Rhetorical Analysis “and Ain’t I a Woman”

1091 WordsOct 11, 20115 Pages
Daizelle Huggins Engl 1301 Mr. Baggaley 9/17/11 Rhetorical Analysis “And Ain’t I a Woman” In the speech “And Ain’t I a Woman” Sojourner Truth speaks on why women should have rights at the Woman’s Rights Convention in 1851. There were women, men, Methodist, Baptist, Episcopal, Presbyterian, and Universalist ministers in the church who didn’t want Sojourner Truth to speak from when she walked in the door because she was a woman. The writer Frances Gage said “Again and again, timorous and trembling ones came to me and said, with earnestness,” “Don’t let her speak, Mrs. Gage, it will ruin us. Every newspaper in the land will have our cause mixed up with abolition and niggers, and we shall be utterly denounced.” (Truth 875) In those…show more content…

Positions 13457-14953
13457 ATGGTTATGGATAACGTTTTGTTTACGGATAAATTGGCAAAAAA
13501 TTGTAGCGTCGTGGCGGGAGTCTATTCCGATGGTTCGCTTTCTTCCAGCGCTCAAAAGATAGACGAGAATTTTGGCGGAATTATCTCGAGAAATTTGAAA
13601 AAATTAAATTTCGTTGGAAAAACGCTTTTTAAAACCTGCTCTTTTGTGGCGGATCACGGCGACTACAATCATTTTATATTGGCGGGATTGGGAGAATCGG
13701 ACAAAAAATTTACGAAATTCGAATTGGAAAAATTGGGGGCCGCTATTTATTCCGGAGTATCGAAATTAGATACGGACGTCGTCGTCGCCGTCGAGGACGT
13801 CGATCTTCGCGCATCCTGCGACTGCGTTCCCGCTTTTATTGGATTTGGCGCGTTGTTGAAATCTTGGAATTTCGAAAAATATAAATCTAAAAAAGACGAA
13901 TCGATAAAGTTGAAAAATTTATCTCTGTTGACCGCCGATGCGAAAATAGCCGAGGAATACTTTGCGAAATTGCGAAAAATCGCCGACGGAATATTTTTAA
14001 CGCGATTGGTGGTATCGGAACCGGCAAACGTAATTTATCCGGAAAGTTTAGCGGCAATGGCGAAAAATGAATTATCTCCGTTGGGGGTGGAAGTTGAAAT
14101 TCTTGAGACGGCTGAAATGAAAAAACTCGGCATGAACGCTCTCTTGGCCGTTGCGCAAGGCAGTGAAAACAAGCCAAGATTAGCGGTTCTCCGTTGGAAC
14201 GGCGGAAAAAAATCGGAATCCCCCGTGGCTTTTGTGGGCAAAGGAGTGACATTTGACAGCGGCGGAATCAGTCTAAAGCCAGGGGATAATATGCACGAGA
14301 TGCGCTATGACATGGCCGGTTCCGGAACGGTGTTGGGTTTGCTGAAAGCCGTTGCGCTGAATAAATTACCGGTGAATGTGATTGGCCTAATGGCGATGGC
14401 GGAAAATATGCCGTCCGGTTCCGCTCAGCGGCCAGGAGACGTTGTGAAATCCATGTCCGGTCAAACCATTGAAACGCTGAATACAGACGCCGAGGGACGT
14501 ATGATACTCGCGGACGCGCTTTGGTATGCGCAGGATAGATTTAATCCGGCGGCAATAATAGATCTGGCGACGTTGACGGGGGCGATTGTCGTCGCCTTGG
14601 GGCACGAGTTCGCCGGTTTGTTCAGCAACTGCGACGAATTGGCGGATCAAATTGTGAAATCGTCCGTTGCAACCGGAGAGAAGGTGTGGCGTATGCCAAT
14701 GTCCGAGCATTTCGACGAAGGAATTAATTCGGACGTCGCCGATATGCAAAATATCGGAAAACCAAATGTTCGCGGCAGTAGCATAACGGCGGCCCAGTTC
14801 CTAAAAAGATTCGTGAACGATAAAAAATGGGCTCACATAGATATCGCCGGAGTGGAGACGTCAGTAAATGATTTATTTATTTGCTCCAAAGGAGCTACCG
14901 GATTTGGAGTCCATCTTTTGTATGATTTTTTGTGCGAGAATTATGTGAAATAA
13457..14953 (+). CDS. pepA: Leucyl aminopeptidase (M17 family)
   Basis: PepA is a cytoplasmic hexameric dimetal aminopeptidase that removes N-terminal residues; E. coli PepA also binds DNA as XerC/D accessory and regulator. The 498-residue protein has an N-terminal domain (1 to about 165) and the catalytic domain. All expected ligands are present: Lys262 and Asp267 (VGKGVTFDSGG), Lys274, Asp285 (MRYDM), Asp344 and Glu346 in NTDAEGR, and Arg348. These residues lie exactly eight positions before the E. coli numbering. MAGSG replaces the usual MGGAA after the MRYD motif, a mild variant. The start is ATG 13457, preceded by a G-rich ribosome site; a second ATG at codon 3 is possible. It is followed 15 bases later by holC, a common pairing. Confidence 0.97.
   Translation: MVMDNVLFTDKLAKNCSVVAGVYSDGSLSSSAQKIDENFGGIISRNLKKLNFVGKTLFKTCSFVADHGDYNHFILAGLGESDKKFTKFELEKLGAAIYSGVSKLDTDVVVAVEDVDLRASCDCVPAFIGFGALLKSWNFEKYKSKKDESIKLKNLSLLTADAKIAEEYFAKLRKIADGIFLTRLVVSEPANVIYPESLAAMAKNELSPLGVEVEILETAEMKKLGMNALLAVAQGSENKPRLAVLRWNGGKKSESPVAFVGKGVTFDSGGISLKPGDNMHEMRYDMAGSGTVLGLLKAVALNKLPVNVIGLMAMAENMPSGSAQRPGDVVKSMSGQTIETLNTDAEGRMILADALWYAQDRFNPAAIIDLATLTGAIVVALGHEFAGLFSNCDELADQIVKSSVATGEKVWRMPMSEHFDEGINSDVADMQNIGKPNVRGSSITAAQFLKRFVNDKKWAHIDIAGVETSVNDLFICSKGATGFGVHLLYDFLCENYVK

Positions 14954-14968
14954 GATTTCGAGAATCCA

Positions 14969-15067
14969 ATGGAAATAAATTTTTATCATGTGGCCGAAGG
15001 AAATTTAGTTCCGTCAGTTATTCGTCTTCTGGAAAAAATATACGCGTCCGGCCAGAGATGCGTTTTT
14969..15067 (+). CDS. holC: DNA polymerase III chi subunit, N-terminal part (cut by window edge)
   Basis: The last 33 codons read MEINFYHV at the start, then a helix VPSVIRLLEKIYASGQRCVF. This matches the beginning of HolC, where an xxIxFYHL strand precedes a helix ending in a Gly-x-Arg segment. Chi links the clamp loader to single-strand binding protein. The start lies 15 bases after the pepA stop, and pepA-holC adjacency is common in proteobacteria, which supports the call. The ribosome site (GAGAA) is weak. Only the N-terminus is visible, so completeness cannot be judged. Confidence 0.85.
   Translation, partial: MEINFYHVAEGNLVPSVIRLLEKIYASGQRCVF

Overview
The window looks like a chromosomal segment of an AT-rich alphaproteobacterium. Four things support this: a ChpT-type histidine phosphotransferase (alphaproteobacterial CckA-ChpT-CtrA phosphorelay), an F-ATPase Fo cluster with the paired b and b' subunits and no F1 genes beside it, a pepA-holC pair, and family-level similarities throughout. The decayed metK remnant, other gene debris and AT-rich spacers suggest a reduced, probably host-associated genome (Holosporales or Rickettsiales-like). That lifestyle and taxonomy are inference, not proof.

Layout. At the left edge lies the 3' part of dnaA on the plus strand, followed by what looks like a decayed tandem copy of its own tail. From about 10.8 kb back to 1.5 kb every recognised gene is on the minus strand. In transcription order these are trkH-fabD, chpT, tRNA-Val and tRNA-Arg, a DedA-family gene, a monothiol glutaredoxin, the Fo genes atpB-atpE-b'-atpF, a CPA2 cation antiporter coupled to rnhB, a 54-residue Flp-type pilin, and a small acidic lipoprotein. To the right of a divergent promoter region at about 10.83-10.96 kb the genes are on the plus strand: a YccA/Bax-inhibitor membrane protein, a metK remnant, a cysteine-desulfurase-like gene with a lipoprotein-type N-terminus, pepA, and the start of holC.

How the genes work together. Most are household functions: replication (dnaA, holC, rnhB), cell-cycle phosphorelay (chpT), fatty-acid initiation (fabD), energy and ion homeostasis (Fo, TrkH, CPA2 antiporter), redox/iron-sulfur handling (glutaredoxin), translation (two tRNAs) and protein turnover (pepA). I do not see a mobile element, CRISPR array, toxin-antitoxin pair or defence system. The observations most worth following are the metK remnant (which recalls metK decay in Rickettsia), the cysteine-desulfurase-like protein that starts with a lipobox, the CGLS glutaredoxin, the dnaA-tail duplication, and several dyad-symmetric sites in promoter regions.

Another strength was that she had experience in speaking during meetings and she knew what to say and how to say it to get her audience to understand where she was coming from. She also used information from the bible to support her statements. The only weakness that she showed was the fact that she was illiterate and spoke with broken English, but that did not stop her from making her audience understand what she was saying. Sojourner Truth’s ‘Ain’t I a woman” speech had many things in common with Martin Luther King’s “Letter from Birmingham Jail”. Truth gave her speech to help people better understand why women need rights that are equal to men. She listened to what everyone had to say about women’s rights then when it was her time to speak she used everyone’s arguments and flipped them so that she could make the audience think. Truth used ethos, pathos, and logos when she gave her speech so that she could reach out to each audience member. In the “Letter from Birmingham Jail” Martin Luther King wrote to the clergy men to help persuade the clergy men that African Americans deserved to be free. King also read what the clergy men had to say first then in he used their arguments and
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